Introduction to Physical Astronomy
by Kenneth R. Koehler
Publisher: University of Cincinnati 2010
Table of Contents: Preface; Some History; Distance vs. Direction; Electromagnetic Waves; Astronomical Observation; Image Processing; Spectra; The Solar System; Motion in the Solar System; Solar System Dynamics; The Sun; Stellar Populations; Elementary Particles; Nuclear Reactions; Stellar Evolution; Spacetime; Black Holes; Galaxies; Expansion of the Universe; Dark Matter; Cosmology; Cosmic Microwave Background Radiation; Extraterrestrial Life.
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by Henry White Warren - Project Gutenberg
This book has been written not only to reveal some of the highest achievements of the human mind, but also to let the heavens declare the glory of the Divine Mind. In the author's judgment, there is no gulf that separates science and religion.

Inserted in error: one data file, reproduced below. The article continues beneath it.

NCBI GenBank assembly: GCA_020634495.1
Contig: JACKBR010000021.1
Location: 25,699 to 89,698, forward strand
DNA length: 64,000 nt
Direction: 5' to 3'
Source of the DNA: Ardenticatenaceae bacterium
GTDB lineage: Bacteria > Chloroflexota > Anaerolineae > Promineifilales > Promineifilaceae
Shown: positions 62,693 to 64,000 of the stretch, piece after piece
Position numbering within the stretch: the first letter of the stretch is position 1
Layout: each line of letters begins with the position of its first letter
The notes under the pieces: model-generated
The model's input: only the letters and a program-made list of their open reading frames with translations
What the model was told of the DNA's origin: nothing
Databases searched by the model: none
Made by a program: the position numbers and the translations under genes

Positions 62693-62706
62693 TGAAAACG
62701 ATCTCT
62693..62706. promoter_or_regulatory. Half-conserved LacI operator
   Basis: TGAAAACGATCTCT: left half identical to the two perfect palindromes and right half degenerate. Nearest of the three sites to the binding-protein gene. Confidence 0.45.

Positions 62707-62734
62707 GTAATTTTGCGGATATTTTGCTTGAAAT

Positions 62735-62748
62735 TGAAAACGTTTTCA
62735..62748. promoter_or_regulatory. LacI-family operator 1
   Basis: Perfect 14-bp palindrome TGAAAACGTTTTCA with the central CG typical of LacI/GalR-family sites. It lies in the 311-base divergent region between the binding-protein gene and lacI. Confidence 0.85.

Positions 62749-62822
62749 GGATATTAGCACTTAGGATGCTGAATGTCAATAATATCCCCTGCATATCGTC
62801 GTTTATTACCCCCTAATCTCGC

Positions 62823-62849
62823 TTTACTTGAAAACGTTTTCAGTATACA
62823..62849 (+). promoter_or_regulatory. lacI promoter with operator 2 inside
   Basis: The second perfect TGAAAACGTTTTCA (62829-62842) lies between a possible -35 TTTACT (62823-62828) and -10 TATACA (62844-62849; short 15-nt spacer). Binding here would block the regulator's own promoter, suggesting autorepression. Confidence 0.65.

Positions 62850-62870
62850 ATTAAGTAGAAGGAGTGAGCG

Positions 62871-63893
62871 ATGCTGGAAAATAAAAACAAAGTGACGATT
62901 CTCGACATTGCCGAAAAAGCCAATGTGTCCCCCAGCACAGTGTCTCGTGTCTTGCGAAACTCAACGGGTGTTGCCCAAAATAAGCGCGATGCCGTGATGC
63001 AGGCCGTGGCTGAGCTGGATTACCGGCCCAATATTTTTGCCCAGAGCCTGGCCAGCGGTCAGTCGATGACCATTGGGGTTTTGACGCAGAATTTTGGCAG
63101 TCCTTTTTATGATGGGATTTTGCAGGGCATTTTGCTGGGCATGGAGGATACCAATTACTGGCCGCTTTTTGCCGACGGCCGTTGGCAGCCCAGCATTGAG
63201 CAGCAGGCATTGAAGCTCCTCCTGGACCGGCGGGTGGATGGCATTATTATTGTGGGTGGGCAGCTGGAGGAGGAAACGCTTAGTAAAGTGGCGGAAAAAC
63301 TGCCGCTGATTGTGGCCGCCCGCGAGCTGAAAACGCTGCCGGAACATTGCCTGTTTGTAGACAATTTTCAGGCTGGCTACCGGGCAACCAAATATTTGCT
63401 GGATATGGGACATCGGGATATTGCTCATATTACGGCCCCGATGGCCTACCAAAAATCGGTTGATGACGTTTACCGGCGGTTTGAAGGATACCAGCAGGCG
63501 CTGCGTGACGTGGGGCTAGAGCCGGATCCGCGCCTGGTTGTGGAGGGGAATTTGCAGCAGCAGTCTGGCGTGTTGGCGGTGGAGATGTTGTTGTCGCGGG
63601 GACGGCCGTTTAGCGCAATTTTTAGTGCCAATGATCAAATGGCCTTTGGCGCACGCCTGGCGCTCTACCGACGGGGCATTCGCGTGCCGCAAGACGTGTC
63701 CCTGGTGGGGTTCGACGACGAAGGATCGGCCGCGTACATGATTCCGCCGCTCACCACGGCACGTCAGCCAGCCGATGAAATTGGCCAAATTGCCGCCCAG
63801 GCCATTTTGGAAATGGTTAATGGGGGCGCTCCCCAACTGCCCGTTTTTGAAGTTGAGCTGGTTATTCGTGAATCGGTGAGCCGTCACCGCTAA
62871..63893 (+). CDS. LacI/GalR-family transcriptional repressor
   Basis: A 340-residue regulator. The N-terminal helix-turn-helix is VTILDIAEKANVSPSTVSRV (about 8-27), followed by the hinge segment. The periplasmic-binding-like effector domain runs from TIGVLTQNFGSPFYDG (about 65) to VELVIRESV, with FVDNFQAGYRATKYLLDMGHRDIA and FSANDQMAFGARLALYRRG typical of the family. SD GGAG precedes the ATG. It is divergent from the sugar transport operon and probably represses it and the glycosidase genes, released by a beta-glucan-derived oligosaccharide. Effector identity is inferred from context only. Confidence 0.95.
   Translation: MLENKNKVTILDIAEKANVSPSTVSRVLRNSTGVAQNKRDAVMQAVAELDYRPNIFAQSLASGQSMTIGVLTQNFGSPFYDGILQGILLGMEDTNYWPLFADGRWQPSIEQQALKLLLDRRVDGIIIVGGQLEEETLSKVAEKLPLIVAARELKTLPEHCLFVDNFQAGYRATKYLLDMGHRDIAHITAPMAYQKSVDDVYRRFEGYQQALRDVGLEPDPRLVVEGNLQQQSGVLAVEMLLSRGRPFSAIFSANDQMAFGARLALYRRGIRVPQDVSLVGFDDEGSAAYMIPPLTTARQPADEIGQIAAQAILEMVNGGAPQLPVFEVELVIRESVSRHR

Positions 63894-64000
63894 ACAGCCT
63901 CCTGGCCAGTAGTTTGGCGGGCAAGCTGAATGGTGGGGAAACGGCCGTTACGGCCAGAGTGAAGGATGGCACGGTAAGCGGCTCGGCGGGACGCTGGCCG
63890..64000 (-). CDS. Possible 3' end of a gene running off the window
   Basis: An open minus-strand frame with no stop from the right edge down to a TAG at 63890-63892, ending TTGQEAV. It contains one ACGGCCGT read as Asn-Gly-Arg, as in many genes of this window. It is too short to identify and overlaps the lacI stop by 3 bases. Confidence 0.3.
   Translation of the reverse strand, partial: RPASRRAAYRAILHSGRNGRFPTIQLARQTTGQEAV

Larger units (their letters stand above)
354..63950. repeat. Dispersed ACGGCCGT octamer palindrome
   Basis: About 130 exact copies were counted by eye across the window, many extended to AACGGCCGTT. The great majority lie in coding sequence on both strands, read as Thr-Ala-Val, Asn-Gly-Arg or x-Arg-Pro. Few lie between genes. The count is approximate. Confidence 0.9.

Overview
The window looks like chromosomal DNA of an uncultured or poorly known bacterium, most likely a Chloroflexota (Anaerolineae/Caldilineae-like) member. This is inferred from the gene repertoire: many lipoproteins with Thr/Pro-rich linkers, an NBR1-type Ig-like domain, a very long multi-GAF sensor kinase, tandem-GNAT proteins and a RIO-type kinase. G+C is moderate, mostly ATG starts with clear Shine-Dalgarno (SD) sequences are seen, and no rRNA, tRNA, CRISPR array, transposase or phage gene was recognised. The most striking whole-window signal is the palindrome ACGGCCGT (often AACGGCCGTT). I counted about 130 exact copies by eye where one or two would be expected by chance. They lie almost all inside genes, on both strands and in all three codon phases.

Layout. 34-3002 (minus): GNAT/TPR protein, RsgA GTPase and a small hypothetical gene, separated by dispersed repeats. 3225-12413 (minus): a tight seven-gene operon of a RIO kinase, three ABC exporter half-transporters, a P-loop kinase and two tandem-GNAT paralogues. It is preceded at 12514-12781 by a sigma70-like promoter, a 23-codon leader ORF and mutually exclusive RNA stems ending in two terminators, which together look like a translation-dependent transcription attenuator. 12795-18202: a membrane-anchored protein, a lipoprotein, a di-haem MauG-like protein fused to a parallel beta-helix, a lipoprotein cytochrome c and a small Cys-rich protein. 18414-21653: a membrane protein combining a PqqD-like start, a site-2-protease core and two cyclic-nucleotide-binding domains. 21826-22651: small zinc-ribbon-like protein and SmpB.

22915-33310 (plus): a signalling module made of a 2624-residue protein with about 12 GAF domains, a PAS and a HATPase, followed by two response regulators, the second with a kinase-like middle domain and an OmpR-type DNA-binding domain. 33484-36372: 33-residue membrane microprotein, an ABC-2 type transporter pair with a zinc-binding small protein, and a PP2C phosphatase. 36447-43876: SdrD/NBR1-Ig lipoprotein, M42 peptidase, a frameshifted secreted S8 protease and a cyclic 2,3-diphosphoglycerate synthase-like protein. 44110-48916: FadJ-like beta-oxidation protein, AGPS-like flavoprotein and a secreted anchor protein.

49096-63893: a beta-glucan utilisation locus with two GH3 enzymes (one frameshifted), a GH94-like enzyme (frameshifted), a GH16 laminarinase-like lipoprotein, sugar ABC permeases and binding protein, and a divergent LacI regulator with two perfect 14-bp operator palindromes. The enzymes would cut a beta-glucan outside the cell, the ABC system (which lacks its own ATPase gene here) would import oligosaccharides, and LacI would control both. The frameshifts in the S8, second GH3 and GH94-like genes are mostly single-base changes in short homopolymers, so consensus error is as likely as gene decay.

by Eric Schulman - St. Martin's Press
From the Big Bang to the evolution of humans and the resignation of Richard Nixon, an astronomer offers a highly irreverent, entertaining, and scientifically correct overview of the most important cosmic milestones since the beginning of time.
by Nick Kaiser - University of Hawaii
These are the notes for an introductory graduate course. They are meant to be a 'primer' for students embarking on a Ph.D. in astronomy. The level is somewhat shallower than standard textbook courses, but quite a broad range of material is covered.
by Mario Livio - arXiv.org
This review presents a brief summary of a few of the highlights of HST discoveries, discusses their physical implications, and identifies unsolved problems. A broad range of topics is covered, from our own solar system to cosmology.